• The worst-case scenario of negative repercussions of an Alawi overthrow would be the geopolitical fragmentation of Syria, probably along the lines of the post-Ottoman, French Mandate state:


The U.S. is already riding herd on a country with questionable territorial integrity next door in Iraq, and several Syrian states would present as big a foreign policy and security headache as a single Alawi-ruled one. Although a fractured Syria would not likely split into the half-dozen pieces of the 1920s—Alexandretta, for example, is part of Turkey and the Syrian Sunnis probably would not split between Aleppo and Damascus—it is entirely within the realm of possibility that it would divide into a larger Sunni state and a smaller Alawi one around Latakia, as this was the historical situation. 

V.  Conclusion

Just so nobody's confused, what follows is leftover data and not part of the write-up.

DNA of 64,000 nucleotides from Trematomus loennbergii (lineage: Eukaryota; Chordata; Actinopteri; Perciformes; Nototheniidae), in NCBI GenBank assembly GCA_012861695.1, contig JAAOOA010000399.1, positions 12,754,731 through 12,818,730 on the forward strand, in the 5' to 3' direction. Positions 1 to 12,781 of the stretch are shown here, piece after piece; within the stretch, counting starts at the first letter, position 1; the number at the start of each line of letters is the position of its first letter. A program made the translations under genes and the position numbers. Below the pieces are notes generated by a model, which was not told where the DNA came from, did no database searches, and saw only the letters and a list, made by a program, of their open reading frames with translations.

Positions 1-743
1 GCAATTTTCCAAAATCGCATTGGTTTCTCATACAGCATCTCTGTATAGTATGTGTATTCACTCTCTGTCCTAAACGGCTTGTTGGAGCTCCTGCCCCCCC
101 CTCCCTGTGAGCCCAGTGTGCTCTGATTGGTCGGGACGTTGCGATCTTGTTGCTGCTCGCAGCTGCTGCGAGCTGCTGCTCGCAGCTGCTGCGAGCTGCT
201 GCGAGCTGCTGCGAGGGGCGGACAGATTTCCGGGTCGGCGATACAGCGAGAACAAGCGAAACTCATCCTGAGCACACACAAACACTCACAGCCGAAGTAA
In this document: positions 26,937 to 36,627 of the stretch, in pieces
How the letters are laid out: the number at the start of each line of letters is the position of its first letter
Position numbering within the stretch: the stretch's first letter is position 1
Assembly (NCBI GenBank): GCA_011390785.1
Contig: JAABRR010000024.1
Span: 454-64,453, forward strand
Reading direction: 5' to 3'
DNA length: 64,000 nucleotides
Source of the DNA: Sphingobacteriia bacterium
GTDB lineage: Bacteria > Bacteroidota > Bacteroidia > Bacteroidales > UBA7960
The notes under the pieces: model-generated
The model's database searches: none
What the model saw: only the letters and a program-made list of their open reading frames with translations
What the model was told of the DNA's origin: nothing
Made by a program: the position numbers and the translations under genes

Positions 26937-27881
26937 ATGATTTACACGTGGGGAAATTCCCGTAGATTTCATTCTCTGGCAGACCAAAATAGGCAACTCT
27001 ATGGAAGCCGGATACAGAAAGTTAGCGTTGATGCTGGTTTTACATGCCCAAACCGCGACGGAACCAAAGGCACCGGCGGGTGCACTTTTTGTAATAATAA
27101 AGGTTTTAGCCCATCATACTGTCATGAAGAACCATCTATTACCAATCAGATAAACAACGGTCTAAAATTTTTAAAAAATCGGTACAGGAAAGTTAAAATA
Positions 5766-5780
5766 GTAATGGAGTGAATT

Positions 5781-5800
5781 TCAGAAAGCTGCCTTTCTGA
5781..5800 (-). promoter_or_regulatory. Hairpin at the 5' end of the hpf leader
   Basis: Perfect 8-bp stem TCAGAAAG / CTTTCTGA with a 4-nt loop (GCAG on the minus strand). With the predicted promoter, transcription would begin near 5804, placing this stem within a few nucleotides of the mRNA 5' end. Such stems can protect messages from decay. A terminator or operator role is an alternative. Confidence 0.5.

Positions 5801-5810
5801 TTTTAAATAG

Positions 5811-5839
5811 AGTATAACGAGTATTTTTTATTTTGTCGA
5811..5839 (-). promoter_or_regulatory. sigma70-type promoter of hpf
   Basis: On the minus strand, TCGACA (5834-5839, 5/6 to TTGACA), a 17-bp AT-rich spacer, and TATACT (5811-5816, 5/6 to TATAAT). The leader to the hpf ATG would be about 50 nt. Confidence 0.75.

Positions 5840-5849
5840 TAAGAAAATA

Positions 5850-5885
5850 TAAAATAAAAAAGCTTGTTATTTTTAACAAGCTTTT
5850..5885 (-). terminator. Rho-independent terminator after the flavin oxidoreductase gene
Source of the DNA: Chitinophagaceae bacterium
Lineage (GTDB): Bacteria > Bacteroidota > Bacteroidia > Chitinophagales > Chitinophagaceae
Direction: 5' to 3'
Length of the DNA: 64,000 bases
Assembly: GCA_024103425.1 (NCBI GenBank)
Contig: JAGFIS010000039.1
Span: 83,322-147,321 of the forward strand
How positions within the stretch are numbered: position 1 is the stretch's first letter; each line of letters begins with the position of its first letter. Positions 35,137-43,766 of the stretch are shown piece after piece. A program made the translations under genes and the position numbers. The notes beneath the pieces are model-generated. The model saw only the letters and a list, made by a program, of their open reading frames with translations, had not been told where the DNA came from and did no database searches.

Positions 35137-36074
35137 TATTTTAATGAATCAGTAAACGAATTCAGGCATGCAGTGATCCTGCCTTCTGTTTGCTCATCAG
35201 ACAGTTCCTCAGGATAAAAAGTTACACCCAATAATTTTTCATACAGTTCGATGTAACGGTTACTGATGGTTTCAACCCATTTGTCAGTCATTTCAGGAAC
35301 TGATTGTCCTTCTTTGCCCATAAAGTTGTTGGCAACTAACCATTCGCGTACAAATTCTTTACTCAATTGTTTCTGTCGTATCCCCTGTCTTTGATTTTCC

The United States government heretofore has not, to the best of my knowledge, actively attempted to undermine a foreign government by waging a campaign to question and debase its religious credentials.  If this country is serious about winning the war on terror, we will have to admit on the policy and operational level that the primary ideology driving much, if not most, of the world’s terror today is some variant of Islam; furthermore, we will have to take previously unpalatable steps such as working to divide our enemies—both state and non-state actors—along their own religious lines.  If we wish to do so, the Alawi regime of Syria is the perfect target of opportunity.

1 Field Manual 3-05.30, MCRP 3-40.6, Psychological Operations (Washington, DC: Department of the Army, 2005), p. 1-4.

2 Janos Radvanyi, Psychological Operations and Political Warfare in Long-term Strategic Planning (Westport, CT: Praeger, 1990).

3 Robert T. Holt and Robert W. van de Velde, Strategic Psychological Operations and American Foreign Policy (Chicago: Unversity of Chicago Press, 1960).

4 Maurice Sartre, The Middle East under Rome (London: Belknap Press, 2005), p. 38.